When the email notifying me that my grader had submitted feedback for my first MEE practice essay arrived, I was eager to see what they had to say. I felt good about the subject and thought I had a reasonable handle on the formatting.
I scored a measly 48%. I was shocked and confused.
I skimmed the feedback and then I read the model answers for the essay. I was dismayed: the models were comprehensive and elegant. By comparison, mine was clunky with large knowledge gaps. I couldn’t imagine going from that dismay to test ready within mere months. I put the essay away and moved on to another subject.
I did everything wrong after that first practice essay by not taking the time to properly review model answers. As my test prep went forward, I implemented new routines so that by the time I took the bar, I was confident and prepared to tackle the essays. Receiving feedback from graders is valuable, but self-evaluation will prepare you in a more meaningful way. Do not get hung up on the scores you get. Focus instead on making measurable progress.
Many states release model answers for each essay. The slog of writing multiple practice essays each week can leave you looking for shortcuts in your test prep. It can be tempting to give the model answers only a superficial read after you draft yours, but taking the time to really work through the model answers will make all the difference in your score. Glossing over the writing process is not where you want to conserve time. You will fare better on test day after you’ve written and self-evaluated as many essays as you possibly can.
Do your best to work closed book and within the allotted time for your essay. The MPT essays need to be done within 90 minutes and the MEE essays need to be done within 30 minutes.
As your writing journey progresses, here are some things to keep in mind:
1. The model essays are just that: the models.
The model answers chosen by the states are usually outstanding, but they far exceed what you actually need to pass the bar. Relying on the models as benchmarks for how you should be doing is a recipe for overwhelm and failure. Also note that the model answers can have mistakes. They are written by test takers, not by the bar examiners, so do not rely on them for perfect rule statements.
2. It is not enough to just read the model answers.
Download both of the model answers provided. As you read them, make notes about the issues that both answers contain. You can highlight these or make a chart – develop a system that works for you.
Now read your own essay again. Look for those same issues in yours. If you failed to include any of the issues that both of the other essays covered, you need to take the time to understand why the other essays incorporated the issue. Often failing to include the issues will happen because you didn’t know the law well enough to catch them. When this happens, you should review the elements of the rule until you know them cold.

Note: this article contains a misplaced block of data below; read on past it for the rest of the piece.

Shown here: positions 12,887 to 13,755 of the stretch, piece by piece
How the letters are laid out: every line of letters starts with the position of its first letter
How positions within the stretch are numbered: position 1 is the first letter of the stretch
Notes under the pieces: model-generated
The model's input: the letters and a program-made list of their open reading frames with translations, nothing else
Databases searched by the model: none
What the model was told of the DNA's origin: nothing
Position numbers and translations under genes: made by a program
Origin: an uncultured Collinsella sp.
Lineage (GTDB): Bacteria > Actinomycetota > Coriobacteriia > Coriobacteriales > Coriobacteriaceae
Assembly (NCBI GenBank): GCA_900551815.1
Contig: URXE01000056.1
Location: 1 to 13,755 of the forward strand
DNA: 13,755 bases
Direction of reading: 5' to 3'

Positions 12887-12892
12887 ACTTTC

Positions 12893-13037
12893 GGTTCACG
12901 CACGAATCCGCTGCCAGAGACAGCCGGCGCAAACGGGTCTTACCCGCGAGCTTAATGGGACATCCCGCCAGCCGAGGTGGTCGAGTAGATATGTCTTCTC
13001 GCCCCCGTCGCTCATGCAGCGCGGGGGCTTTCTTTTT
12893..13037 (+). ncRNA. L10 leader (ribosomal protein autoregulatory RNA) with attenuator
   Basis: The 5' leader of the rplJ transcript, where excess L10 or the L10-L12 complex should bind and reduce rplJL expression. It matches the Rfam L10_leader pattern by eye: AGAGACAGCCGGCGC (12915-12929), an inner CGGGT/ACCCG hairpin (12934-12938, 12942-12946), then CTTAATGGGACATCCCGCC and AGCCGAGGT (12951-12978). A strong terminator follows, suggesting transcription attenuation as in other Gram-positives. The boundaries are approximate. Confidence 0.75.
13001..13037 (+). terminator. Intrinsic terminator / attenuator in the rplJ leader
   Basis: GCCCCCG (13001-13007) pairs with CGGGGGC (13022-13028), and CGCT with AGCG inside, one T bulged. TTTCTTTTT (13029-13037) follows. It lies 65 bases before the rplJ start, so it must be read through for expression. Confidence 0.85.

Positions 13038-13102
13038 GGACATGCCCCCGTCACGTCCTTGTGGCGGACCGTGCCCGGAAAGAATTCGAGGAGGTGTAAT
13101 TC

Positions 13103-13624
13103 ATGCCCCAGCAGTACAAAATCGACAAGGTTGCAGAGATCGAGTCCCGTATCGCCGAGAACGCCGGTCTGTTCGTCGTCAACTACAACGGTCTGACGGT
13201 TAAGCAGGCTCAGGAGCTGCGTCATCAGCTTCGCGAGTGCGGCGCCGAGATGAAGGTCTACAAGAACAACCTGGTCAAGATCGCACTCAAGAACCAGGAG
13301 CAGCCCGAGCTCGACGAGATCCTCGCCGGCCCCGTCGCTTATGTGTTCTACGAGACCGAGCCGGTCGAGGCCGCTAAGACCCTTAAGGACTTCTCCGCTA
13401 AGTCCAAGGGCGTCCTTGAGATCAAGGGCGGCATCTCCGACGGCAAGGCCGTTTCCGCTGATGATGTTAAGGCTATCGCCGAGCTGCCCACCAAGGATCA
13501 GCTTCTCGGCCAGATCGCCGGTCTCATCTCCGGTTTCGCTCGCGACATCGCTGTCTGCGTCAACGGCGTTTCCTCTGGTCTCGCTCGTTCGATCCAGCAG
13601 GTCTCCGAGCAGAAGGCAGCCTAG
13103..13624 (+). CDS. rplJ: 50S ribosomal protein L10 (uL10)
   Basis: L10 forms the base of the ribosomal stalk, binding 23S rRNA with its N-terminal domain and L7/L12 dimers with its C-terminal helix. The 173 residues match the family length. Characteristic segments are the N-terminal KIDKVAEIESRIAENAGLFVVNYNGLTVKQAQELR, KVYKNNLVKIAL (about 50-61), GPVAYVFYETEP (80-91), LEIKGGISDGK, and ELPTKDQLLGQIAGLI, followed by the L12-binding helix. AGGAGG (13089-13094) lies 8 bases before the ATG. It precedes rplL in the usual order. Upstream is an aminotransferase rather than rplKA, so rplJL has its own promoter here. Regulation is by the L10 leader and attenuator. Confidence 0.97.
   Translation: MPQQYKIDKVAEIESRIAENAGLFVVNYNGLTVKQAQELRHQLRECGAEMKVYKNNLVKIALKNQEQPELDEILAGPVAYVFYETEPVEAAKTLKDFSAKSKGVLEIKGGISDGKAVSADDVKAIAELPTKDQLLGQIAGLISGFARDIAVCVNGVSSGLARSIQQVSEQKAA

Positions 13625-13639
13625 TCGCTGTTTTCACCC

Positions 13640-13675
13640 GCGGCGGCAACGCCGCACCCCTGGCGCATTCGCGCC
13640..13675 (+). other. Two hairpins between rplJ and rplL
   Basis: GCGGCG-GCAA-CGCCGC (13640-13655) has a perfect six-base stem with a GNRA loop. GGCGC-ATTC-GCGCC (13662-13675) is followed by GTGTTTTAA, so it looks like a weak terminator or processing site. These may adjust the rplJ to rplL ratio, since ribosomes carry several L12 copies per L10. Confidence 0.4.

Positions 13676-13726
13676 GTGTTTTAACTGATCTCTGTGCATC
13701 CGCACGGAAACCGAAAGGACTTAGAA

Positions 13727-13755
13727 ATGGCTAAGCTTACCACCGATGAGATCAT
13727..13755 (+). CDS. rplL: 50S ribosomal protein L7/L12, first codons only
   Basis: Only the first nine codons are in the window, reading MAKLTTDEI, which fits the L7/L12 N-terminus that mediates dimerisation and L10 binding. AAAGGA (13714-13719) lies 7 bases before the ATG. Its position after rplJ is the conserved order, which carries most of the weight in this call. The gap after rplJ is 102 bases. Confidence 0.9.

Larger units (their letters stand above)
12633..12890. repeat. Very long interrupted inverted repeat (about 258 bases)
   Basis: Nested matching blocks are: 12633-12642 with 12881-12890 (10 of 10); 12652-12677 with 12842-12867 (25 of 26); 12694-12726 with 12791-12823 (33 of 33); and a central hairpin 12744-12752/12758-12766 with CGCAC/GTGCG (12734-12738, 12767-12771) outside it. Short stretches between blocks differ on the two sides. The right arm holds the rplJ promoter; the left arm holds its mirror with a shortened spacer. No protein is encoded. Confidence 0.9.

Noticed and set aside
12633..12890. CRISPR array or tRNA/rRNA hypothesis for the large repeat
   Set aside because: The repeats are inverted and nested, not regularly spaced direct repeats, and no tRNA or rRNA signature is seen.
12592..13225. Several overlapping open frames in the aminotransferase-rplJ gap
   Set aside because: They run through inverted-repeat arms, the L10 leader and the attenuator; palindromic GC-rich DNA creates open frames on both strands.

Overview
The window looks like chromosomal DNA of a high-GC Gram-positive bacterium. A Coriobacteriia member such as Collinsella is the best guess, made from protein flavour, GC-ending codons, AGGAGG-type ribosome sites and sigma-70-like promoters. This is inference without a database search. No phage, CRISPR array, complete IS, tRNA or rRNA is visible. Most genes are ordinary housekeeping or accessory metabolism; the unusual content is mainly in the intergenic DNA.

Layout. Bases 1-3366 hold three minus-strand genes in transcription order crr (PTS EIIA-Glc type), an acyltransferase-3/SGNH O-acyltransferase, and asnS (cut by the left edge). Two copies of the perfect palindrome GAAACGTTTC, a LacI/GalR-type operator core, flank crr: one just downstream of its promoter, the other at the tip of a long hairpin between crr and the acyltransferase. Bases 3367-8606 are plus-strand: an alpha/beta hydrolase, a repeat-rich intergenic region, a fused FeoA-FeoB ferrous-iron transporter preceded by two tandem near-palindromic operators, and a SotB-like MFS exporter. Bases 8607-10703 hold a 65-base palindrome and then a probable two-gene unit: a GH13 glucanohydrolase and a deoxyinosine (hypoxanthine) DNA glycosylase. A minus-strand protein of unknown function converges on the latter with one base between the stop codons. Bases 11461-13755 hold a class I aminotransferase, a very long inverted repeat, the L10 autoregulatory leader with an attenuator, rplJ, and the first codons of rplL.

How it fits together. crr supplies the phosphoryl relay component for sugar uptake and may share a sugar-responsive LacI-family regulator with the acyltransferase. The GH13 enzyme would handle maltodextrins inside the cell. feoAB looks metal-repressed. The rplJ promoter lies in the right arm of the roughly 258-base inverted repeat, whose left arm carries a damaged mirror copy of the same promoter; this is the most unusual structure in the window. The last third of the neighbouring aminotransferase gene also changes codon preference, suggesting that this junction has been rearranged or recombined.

Do you see issues that you covered, but the model answer did not? This is an area where you may have wasted time. The bar examiners did not think they were important enough to include in their chosen answers, so it is unlikely you would gain points for including them.
Now that you have reviewed the issues, make note of the overlapping facts in the model answers and then make sure you included those same facts. If you didn’t, spend time reviewing the fact pattern again so that you can see how the facts support your conclusion.
If you are working on a performance test, pay close attention to how the model answers are structured. Check to see that you followed the directions the same way. If your answer is structured differently, this is a sign that you need to take more care reading through the task memo. Following those instructions with precision is the key to succeeding. Sometimes students will include a statement of the facts when the instructions say to exclude this. This sacrifices points and time.
3. Rewriting your essays may be the most important thing you will do.
Many people dread this step, but this is where you can make the most improvement. Rewriting forces you to focus on any weak spots and it builds stamina. Doing it frequently will get you prepared for the grueling hours of test day writing. When you are done reviewing and comparing the model answers, applying what you learned from them to a new draft of your answer will help you develop a sense of the relationship between your rule statements and fact analysis.
If your rule statements are weak, rewriting them will help you review the law. Look at the notes you made about the overlapping issues and facts in the model answers. Now review your essay. Remove any extraneous facts and issues and spend time integrating the issues you missed.
You do not need to rewrite your entire essay. You will want to go through this process for many essays, so prioritize the sections where you found yourself struggling the most. Rewrite those sections, and take extra care to address each of the issues that overlapped in the model answers.
Now that you have rewritten the relevant issues, it is time to look at your overall essay structure. Make sure you maintained a strict IRAC/CRAC format and used appropriate headers and sub-headers. If you did not, take the time to make those changes too.
Dedicate yourself to improving your essays through rewriting – I promise you will thank yourself in July or February.